TechWhirl (TECHWR-L) is a resource for technical writing and technical communications professionals of all experience levels and in all industries to share their experiences and acquire information.
For two decades, technical communicators have turned to TechWhirl to ask and answer questions about the always-changing world of technical communications, such as tools, skills, career paths, methodologies, and emerging industries. The TechWhirl Archives and magazine, created for, by and about technical writers, offer a wealth of knowledge to everyone with an interest in any aspect of technical communications.
>I'm no more a disciple of MS as I am for any other company.
Glad to hear it. I am only addressing (irritating) those who are.
>However, many companies have their own guidelines when creating
>documentation for their product. It is not unusual and almost expected.
>When you start a job or contract at a new company, don't you ask if they
>have a guide and if they say no, don't you feel it odd? If you work at a
>company writing documentation for their product, you use their styleguide.
Right, when I work for a specific company that has a style guide (many do not as
I have found out while contracting for banks and other businesses where
technical writers, since they do not make money for the bank or brokerage firm
are seen as accessories that fill requirement) I use it. However, I do not work
for Microsoft and do not see why I should use theirs over the one I had from a
>MS just happens to have a large range of products and a wide range of
>sources for creating documentation. In fact, because OF this, I can see
>more reason for control over the look, feel, and content of the
>material. I see nothing wrong with that.
They make a few OSs and many office tools, which most of the time have been so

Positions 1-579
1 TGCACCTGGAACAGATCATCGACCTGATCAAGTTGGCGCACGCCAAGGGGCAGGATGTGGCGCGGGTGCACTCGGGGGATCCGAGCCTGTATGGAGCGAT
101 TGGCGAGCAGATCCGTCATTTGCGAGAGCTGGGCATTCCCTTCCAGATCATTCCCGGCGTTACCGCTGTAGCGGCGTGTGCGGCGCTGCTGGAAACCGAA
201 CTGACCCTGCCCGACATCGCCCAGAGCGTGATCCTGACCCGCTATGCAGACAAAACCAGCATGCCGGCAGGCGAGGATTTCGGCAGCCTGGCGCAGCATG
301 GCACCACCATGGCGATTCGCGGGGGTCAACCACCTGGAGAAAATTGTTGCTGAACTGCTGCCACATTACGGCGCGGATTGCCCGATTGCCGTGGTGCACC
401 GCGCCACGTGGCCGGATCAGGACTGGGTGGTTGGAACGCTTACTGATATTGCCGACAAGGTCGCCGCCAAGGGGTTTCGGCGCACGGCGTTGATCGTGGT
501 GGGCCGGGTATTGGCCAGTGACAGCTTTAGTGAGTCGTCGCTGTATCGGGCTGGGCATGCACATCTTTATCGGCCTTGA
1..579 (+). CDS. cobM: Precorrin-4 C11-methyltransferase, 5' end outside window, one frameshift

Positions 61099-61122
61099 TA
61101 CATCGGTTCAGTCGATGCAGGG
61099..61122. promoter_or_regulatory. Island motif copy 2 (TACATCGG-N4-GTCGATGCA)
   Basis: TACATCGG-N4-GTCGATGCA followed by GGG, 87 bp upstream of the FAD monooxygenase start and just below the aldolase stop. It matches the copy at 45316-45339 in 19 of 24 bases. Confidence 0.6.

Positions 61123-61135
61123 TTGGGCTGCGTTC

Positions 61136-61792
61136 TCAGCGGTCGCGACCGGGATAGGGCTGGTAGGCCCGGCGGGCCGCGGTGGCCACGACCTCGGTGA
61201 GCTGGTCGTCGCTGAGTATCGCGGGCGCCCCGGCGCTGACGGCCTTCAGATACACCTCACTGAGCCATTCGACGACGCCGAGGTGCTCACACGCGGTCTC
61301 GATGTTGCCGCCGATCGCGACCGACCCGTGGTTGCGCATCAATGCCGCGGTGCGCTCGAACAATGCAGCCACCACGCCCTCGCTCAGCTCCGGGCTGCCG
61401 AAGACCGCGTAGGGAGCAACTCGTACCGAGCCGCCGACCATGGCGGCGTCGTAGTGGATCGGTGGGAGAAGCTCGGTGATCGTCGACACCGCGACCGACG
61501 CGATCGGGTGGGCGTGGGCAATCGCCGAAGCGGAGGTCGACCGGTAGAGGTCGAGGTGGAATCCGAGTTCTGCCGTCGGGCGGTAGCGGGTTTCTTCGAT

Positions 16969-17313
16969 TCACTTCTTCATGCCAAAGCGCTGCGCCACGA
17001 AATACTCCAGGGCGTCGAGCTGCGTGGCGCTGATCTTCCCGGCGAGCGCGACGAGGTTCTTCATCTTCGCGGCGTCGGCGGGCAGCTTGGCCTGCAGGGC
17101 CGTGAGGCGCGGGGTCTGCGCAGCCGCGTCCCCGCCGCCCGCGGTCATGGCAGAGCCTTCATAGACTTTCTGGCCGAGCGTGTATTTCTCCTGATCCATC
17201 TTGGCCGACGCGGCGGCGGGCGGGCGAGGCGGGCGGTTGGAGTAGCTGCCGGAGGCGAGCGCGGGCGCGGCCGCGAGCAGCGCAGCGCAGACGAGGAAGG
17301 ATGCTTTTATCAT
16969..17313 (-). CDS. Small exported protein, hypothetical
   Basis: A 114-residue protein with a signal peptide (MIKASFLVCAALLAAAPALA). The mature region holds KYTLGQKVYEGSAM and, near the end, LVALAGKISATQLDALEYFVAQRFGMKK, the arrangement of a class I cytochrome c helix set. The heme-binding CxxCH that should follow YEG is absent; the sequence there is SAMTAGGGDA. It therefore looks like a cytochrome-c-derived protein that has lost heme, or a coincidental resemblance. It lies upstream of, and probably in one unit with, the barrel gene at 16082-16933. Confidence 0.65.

bug ridden, you have to hold onto your hats and wait for Service Pack 55 to come
out before things really function properly.
>I also have the equiv from SUN called "A Style Guide for the Computer
>Industry". It even comes with a complete set of Frame templates on
>diskette. When I write for a UNIX audience, in the absence of a company
>guide, I use that guide, and when I writer for a Windows audience, I use
>the MS guide. I don't see anyone bashing the SUN styles, but then hating
>SUN isn't a religion like hating MS can be.
If everyone was stuffing the SUN guide down writers throats, instead of offering
good, common sense writing advice (we are supposed to be writers before we are
technical writers -- can't have one without the other) I would be complaining
about that too.
>Not "manuals", but only manuals for/about their products.
Then why are people on this list recommending using the Microsoft Manual of
Style for any manual? People who are asking writing questions are NOT writing
about Microsoft Word or Powerpoint, so why are people suggesting the Microsoft
Manual of Style, if, as you say Microsoft only wants to control manuals about
their products? And, once again, I say they should just give away that
documentation and eliminate some of our jobs, since their technical writers are
obviously more in tuned with the way technical writing should be. Maybe if we
lost our livelihoods because Microsoft can do it better, then more people like
you would see the Microsoft monopoly for what it is.
>The "good old days" are just that...old.
>The language of technology is changing so quickly that IMHO, S&W,
>Chicago, and several others are obsolet
I am sure that the first technical writers, many decades ago would argue this
with you. The language of technology may be changing (and how many of us have
seen technical jargon come and go?) but English language and grammar changes
very little and very slowly and the people who read our manuals still read and
speak English, not Microsoftish. The day the Chicago Manual of Style and Strunk
and White (which has been around since 1919 or so) become obsolete is the day
that writers become obsolete.